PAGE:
WADA initiates process to make ICC non-compliant over BCCI matter: reports
WADA is reported to have begun efforts to make the ICC 'non-compliant'. @AFP

The World Anti-Doping Agency (WADA) has begun the process of making the ICC non-compliant to its revised code for signatories after cricket’s governing body failed to bring the BCCI into the fold for testing of Indian cricketers as per the National Anti-Doping Agency (NADA).

In a report in today’s Times of India, a WADA representative was quoted as saying that the ICC’s case will be referred to an independent Compliance Review Committee (CRC) which is expected to meet in Lausanne in early 2019. WADA had given the ICC until October 4 to persuade the BCCI to instruct its cricketers to make themselves available to NADA for sample collection, but one that date lapsed it had no alternative but to take action.

TOI also reported that WADA’s international, multi-departmental task force responsible for addressing code compliance-related issues had spoken with the CRC about the ICC. Should the ICC be disassociated with WADA, it will have 21 days for the time it receives a notice from the global anti-doping watchdog to challenge the decision in the Court of Arbitration for Sports.

Getting disassociated with WADA would not effect the ICC’s ability to host its various global tournaments, but it could severely hit cricket’s attempt to become an Olympic sport. The ICC’s working group, headed by its COO Iain Higgins has been in correspondence with the CEOs of the various international cricket boards and all full members of the ICC barring India and Afghanistan have complied.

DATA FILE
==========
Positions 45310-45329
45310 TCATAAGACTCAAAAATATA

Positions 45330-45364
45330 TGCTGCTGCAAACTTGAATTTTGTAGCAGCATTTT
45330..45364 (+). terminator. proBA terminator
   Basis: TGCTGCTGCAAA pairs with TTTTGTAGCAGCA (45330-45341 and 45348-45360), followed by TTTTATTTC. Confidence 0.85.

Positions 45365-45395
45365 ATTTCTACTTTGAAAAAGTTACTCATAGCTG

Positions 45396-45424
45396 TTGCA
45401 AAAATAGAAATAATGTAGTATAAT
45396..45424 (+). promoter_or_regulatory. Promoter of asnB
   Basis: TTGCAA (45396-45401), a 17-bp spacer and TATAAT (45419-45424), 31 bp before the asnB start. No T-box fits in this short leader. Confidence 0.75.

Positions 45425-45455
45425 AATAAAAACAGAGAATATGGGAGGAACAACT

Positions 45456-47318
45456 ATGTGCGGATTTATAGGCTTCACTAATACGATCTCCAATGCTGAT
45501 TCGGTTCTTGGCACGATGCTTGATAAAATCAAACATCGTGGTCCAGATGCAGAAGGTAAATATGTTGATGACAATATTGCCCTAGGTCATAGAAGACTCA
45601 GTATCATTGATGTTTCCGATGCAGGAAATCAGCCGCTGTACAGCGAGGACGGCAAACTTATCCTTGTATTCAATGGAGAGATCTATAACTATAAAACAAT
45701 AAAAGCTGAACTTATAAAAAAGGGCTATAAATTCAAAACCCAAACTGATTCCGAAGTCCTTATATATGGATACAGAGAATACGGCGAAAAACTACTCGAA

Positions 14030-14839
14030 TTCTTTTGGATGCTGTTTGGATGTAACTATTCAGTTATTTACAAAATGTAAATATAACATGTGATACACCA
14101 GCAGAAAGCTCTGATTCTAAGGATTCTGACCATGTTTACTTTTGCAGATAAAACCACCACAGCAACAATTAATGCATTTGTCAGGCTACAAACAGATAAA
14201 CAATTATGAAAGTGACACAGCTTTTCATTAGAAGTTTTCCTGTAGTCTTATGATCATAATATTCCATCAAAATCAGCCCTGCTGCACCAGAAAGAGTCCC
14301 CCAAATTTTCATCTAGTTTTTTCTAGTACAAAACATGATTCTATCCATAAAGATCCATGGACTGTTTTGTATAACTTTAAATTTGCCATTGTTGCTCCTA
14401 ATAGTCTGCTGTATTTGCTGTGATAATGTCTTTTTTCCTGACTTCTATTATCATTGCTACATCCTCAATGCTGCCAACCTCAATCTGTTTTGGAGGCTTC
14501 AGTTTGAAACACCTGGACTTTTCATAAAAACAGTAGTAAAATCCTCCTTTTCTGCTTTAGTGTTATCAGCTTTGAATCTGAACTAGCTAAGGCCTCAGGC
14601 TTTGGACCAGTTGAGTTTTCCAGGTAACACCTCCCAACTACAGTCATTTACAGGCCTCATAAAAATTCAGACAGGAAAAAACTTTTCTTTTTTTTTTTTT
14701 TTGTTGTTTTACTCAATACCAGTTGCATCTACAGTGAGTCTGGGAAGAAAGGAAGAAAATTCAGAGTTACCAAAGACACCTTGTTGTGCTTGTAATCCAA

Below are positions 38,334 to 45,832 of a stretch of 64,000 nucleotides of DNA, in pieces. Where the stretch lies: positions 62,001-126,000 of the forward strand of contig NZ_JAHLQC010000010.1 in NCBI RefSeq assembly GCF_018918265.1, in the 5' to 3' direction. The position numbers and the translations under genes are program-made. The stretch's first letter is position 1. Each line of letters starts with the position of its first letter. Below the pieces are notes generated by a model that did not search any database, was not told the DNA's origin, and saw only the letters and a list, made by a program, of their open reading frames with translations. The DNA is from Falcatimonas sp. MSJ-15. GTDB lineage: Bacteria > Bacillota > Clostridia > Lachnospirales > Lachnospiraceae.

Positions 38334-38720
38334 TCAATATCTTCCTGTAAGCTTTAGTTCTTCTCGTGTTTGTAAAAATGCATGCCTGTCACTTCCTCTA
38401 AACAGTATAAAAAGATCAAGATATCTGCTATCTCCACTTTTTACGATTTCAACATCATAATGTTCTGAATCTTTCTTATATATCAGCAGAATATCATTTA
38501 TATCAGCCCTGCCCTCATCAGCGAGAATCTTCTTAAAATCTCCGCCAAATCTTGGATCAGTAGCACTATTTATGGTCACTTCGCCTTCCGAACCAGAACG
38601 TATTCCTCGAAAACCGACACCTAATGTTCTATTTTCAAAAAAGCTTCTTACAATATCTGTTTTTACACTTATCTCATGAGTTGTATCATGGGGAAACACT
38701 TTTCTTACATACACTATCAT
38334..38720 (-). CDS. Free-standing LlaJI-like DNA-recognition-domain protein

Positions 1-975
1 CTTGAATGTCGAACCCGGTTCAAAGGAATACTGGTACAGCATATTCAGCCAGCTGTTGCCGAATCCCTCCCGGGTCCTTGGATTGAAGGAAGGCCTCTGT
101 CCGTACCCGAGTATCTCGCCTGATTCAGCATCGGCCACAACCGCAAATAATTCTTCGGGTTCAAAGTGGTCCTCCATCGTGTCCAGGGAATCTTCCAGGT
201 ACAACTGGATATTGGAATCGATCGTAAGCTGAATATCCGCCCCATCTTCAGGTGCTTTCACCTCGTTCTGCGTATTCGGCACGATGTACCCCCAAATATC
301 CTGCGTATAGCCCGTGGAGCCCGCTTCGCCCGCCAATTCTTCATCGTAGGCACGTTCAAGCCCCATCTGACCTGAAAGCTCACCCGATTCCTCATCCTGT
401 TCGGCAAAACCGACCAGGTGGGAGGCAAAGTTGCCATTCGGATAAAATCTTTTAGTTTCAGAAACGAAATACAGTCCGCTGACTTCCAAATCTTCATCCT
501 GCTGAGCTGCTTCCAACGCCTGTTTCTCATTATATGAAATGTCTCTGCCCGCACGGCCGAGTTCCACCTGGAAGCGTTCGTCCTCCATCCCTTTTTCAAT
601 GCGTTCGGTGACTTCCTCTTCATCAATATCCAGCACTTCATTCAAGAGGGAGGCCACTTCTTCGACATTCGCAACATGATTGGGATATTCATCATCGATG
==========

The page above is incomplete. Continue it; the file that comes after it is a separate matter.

TOI quoted sources as saying that the Afghanistan Cricket Board has pleaded to not being able to adequately regulate their cricketers owing to poor infrastructure, and that the BCCI would not affiliate with NADA. TOI also reported that the Supreme Court-appointed Committee of Administrators (CoA) evaded the ICC’s directive by stating that the various state associations of the BCCI take a call on what to do instead.

The BCCI maintains that the private agency it has hired to deal with doping regulations is compliant with all of WADA’s norms, including the whereabouts clause that has been contentious in the past with some of India’s leading cricketers, and that NADA upgrades its standards.